When Burton gives Wang a ride to the airport to pick up his fiancee who’s about to arrive from China, said fiancee is kidnapped by brutish kung fu thugs and the adventure is on.  As Jack and Wang follow the trail, they end up in a world of martial arts, monsters, and magic, culminating in an epic battle royal with the vile sorcerer Lo Pan (James Hong aka the old Asian guy in practically every movie that requires an old Asian guy.  Hell, he even voices the goose that adopted Po in Kung Fu Panda).

Along the way, Jack and Wang team up with good sorcerer Egg Shen (Victor Wong aka James’ Hong’s longtime rival for the part of old Asian guy in every film that requires one).

Jack even finds a love interest in Gracie Law, a lawyer who, I don’t know, is investigating the trouble in Little China.  It’s not really explained that well.  All I know is that it was nice to see a young, bright-eyed, bushy-tailed Kim Cattrall in this movie, long before she became jaded, unapologetically slutty Samantha on Sex in the City.

And yes, the character’s name is “Gracie Law,” because the writers really wanted you to know that she is a lawyer, but “Briefcase McCourtOrder” would have been too obvious.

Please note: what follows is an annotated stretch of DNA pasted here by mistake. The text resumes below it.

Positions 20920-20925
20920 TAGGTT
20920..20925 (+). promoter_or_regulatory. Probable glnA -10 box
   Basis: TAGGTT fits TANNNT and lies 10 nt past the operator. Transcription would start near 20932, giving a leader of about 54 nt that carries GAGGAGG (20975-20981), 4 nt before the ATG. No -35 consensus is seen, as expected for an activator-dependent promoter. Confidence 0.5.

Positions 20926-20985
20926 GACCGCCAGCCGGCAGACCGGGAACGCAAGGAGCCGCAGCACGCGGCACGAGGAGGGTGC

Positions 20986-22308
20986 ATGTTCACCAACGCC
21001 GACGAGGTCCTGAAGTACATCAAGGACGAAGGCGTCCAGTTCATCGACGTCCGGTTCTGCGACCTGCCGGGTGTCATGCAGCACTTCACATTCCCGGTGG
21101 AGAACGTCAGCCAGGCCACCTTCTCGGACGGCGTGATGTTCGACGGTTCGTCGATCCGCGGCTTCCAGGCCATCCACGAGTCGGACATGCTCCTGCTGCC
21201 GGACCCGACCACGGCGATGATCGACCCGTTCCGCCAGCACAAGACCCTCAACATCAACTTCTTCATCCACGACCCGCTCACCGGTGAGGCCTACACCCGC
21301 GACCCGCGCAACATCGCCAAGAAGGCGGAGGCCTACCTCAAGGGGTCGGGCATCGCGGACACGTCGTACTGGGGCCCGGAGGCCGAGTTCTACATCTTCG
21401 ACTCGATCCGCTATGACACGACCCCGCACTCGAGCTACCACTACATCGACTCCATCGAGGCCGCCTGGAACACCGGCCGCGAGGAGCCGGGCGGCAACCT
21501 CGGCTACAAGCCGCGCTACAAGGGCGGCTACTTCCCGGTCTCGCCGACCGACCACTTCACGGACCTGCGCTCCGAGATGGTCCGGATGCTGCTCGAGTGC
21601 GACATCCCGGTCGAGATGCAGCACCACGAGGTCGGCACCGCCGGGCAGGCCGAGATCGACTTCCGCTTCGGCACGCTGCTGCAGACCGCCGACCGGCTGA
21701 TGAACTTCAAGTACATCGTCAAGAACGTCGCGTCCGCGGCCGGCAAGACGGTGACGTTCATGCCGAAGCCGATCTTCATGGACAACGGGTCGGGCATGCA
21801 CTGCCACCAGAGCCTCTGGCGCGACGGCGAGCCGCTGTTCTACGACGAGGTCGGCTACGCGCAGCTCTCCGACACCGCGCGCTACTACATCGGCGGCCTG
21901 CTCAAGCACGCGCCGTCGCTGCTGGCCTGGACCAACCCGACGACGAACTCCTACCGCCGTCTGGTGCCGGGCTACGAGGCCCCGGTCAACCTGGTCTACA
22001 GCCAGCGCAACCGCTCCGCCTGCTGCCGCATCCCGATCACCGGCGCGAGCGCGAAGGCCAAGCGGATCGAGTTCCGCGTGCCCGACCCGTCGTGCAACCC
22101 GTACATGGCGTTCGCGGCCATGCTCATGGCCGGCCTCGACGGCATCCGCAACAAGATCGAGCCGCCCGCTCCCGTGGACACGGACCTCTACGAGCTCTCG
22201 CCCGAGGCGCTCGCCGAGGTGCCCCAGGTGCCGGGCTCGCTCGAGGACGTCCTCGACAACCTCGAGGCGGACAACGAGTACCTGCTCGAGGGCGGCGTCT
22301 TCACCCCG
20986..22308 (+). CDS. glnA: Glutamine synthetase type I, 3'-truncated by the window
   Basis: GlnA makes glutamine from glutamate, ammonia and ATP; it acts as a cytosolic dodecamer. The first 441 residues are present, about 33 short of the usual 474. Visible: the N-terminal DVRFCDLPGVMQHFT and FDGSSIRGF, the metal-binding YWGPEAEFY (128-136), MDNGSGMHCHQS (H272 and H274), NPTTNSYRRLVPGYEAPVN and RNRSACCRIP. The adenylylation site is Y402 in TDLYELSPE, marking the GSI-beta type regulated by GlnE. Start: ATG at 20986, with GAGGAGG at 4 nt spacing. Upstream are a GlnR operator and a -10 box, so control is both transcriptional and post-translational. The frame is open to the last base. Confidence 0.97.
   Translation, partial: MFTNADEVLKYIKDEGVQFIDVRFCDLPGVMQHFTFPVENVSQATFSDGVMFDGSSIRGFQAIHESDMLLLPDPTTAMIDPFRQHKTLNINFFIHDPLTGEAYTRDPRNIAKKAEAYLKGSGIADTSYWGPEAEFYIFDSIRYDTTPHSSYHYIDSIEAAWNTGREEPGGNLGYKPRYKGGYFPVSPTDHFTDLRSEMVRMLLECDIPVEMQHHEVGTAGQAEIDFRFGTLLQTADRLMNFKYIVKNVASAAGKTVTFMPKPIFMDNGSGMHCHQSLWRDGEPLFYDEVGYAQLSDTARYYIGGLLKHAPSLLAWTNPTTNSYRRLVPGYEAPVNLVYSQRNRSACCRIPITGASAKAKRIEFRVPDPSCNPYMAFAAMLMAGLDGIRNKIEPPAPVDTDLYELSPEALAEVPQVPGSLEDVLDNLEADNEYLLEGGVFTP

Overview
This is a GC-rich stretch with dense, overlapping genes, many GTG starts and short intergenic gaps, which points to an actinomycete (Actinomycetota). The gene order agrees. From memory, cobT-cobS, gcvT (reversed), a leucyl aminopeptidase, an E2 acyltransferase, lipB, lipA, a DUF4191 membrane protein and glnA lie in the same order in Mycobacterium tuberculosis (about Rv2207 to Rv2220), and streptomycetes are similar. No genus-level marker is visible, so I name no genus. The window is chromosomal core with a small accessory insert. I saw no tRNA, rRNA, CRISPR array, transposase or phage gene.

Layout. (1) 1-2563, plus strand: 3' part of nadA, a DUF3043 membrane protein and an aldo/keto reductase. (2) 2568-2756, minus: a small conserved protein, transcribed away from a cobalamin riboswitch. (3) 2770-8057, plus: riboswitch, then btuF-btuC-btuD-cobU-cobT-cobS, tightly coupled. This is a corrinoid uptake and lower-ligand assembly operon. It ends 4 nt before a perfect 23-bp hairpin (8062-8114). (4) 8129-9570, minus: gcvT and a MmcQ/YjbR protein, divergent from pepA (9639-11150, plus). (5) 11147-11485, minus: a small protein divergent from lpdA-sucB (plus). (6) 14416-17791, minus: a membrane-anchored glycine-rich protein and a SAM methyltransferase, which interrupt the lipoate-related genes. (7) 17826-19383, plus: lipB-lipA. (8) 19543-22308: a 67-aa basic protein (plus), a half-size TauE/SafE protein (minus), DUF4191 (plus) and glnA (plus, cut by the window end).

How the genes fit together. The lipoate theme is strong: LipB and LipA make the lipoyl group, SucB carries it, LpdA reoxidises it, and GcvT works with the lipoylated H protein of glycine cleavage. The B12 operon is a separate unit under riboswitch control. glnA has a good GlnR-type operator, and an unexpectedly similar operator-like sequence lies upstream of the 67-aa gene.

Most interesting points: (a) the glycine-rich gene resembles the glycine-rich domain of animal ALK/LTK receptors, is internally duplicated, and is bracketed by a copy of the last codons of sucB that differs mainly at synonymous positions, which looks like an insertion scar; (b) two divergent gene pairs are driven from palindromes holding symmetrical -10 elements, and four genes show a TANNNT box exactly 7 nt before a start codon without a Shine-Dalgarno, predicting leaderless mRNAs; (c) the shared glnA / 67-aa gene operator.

I had a buddy in elementary school who gave me rave reviews about this movie.  He kept those reviews up long into adulthood, often telling me I needed to check this out.

I checked it out and…hmm…how to explain.

I don’t want to call it the worst movie I’ve ever seen, because it is far from it.  In fact, I can picture a 1980s audience full of big haired, big shoulder padded people being blown away by this film.  It has a lot of heart and there is a definite intent to entertain.  Even some of the cheesier moments of the film can be laughed off by remembering this movie isn’t just an action film, but it’s also an action comedy.

My main criticism is with the overall story, or rather, the film’s storytelling abilities.  Not much of an overall explanation is given about why this magic world of martial arts magic exists.

Instead, Jack, like the viewer, is thrust into the story face first,  He, and you, the viewer, learn bits and pieces of what is happening along the way.  Oddly enough, every Asian person in the film knows everything there is to know about this magical martial arts world, as if it has always been around and only dumb honkies like Jack are oblivious to it.  Even Wang, a restauranteur by trade, displays some off the chain, bad ass kung fu moves, yet there isn’t really any explanation as to why this guy who cooks food by day knows how to fly through the air with a sword at night.